Ward taught Thomas, led by example, did all of the things, and from the looks of it thus far, it’s made a difference.
“He’s growing up,” Ward said. “Hopefully he continues to do the same thing. I believe in AT. He’s got a lot of talent an abilities. He just has to keep it up and know this is a cutthroat business, and just because you were drafted in the third round doesn’t mean you’re going to be a starter on a team.”
Correct. At the end of their rookie seasons, it seemed that Thomas was trending up and now-starting corner – and fellow 2021 draft classmate – Deommodore Lenoir was trending down. Things flipped in Year 2 and that added to the wake up call for Thomas.
“With me and him, first half of the season, our first year was him,” Thomas said. “Second half of the season, our first year was me…[O]ne thing we just got to keep telling each other, we’ve been here before. The year he went through it, you’ve been here before. Last year I went through it, you’ve been here before. We good. It’s just that type of thing, keeping each other’s minds right. Knowing that anybody’s one play away, and just making sure that we’re ready, so when our time comes, we don’t poop the bed.”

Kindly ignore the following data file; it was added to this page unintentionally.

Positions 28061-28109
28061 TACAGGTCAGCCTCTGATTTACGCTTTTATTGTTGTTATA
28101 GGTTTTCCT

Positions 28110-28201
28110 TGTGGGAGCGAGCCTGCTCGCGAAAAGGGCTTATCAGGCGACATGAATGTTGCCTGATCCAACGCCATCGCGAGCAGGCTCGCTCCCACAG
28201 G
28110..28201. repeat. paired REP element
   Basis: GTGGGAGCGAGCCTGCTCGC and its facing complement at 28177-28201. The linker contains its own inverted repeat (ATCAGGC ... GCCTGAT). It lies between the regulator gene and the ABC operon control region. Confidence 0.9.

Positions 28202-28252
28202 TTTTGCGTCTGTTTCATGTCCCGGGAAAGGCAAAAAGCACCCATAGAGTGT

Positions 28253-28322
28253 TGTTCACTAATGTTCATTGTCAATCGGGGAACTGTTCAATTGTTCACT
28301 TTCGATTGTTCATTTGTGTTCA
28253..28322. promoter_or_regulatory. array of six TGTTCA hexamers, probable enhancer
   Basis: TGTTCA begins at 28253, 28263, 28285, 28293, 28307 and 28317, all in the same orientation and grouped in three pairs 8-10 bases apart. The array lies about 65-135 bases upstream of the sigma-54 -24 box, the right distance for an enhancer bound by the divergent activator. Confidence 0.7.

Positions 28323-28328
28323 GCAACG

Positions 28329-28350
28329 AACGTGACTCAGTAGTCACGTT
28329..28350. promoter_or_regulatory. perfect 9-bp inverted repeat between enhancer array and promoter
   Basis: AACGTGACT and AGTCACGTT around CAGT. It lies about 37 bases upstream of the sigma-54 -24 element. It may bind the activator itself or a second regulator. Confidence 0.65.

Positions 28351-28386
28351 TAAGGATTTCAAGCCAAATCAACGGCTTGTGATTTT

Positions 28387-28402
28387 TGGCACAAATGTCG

A Michigan education always brings the most descriptive of images – Go Blue.
The Lenoir success and motivation is not lost on Defensive Passing Game Specialist/Nickels Coach Nick Sorensen.
“Now I think it’s a realization of what [Lenoir] did and what he maybe didn’t,” Sorensen said. “But he’s got the skillset, he put the weight on, so that shows us that the intent of his goals and where he needs to be. He’s following through with that. And I think that’s transitioning to every aspect of his game.”
So now for Thomas, it’s consistency and continuing the habits he’s adopted.
“Honestly, just attacking the football aspect of things overall, more outside of the building, because in the building I attack it regardless,” Thomas said. “But outside of the building, I’m picking up on more stuff, how to take care of my body, IVs, just more film, more stuff that’s helping me actually out there on the field play faster and move faster.”
The 49ers head to Las Vegas this week for joint practices with the Raiders and their first preseason game.